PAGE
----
9 Fears that are Stranger than Dental Anxiety

fear of chickensEveryone is afraid of something. When these fears are so intense that they get in the way of your everyday life, they’re classified as phobias or anxieties. One of the most common phobias or anxieties is dental anxiety.

A lot of the time people are embarrassed by their phobias because they know that their fear is irrational. The same goes for dental anxiety. Some patients feel like their anxiety is an embarrassing sign of weakness, so they just put off going to the dentist altogether.

The truth is that you shouldn’t be ashamed of your dental anxiety. It’s incredibly common. In fact, about 15% of Americans reported that they avoid going to the dentist because of dental anxiety. Today, we’re going to change topics from dental anxiety to talk about some more obscure fears that will make your dental phobia feel normal.

9 Fears More Obscure than Dental Anxiety

There are fears for just about everything you can dream up, and these fears even have scientific names. Here 9 of the strangest fears:

  1. Geliophobia – Fear of Laughter. As obscure as it might sound, laugh phobia is a somewhat common fear. Usually, it happens when someone is either scared of their own laughter or hearing other people laugh. It presents itself as extreme anxiety, like panic, rapid breathing, sweating, nausea, or dry mouth. Luckily, like dental phobia, there are treatments for geliophobia, so sufferers can face their fear head on.
  2. Papaphobia – Fear of the Pope. Luckily, with this phobia, sufferers don’t have to see the pope in real life, so it’s easy to avoid situations that would present an outburst of papaphobia. This fear is related to another fear, called hierophoba, which is a fear of holy or sacred things.
  3. Metrophobia – Fear of Poetry. It’s actually quite common. Usually, this fear begins in school. It might sound silly, but sufferers with metrophobia are scared of poetry as a subject in school and will try to just about anything to get out of studying it. Students will refuse to read poetry out loud, or even try to skip class to get out of analyzing poetry. Most of the time these people believe that poetry is “too smart” for them, since it’s a high-brow subject. Don’t try using this as an excuse to get out of your literature class. Instead, face your fears head on. Start by watching the dead poet’s society.
  4. Arachibutyrophobia – Fear of Peanut Butter. This word is a mouthful, which is ironic because this is literally the fear of having a mouthful of peanut butter. To get more specific, this is the fear of having peanut butter stuck to the roof of your mouth.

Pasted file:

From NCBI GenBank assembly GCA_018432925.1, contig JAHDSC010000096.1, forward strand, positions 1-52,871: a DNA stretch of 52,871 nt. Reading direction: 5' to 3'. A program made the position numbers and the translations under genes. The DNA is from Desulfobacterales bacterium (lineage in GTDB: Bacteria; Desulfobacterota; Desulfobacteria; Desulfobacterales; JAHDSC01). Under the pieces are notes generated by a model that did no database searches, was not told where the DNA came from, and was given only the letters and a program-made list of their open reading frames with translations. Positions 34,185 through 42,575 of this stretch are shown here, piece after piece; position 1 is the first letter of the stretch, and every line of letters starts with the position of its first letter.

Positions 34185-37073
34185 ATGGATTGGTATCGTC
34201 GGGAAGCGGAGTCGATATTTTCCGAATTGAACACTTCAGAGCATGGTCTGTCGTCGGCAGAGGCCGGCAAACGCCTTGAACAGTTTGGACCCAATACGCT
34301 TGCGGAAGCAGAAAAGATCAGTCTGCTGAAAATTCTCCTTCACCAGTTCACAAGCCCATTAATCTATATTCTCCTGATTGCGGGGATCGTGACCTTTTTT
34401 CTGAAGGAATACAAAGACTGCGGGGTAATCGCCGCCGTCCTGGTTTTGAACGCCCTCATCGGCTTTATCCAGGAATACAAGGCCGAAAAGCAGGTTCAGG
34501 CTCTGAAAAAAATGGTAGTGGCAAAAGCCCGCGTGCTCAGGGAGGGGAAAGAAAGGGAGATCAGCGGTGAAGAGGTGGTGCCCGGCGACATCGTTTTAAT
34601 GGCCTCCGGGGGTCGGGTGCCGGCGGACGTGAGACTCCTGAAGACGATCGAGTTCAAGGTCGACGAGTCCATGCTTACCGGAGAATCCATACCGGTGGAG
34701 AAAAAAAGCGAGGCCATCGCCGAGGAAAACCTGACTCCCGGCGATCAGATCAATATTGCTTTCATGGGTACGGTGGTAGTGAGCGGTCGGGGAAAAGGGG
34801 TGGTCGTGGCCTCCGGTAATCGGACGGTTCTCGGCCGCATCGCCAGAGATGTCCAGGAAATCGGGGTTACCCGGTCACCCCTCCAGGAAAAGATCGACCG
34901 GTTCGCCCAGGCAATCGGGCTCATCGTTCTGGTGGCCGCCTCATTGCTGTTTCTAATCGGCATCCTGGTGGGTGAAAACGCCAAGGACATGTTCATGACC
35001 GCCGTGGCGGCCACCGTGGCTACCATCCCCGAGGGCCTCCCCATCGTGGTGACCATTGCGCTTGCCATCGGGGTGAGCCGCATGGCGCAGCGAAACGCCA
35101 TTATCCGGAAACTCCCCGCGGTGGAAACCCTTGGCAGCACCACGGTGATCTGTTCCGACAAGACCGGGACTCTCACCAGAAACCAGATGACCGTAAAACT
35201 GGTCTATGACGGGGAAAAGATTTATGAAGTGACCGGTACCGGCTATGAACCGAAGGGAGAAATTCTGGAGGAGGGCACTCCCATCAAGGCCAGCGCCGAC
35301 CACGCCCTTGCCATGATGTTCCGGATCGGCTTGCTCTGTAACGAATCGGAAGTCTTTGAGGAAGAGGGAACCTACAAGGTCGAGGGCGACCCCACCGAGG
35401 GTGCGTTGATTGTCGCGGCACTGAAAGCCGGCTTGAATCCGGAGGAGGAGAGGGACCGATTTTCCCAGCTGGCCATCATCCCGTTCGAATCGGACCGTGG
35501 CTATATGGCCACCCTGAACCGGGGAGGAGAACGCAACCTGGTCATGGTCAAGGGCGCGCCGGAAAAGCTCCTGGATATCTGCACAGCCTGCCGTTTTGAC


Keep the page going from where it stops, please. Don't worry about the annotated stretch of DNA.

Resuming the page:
5. Barophobia – Fear of Gravity. We don’t know how you’ll face this fear head on, since gravity is ever-present, and you need it to face anything head on. Otherwise, you’d just be floating in space trying to face it head on. Fortunately, this fear is less common.
  6. Alektorophobia – Fear of Chickens. Based on the recent number of salmonella and E. Coli outbreaks at Chipotle, we could see why this fear is prevalent.
  7. Lachanophobia – Fear of Vegetables. This takes the meaning of “not liking broccoli” to a whole new level. Most of the time this fear stems from being forced to eat vegetables as a child, or if you were punished for not eating your vegetables as a kid.
  8. Pediophobia – Fear of Dolls. This phobia is fairly common, and it’s usually associated with porcelain dolls. We think this fear probably stems from watching Chuckie as a youngen’, but it can also just be an ingrained fear of artifacts that are made in the likeness of humans.
  9. Coulrophobia Fear of Clowns. This is another fear that’s so common you’ve probably heard of it before. This fear is made even more real by popular horror movies based on killer clowns, and the real-life serial killer, John Wayne Gacy.

There are many strange phobias that can exist in the human condition. Pretty much everything you can think of — the fear of flutes, fear of garlic, even the fear of being tickled with a feather. The majority of these fears are treated by cognitive therapy and facing your fears. The same goes for your dental anxiety. Get to the dentist today, and we will help you feel as comfortable as possible.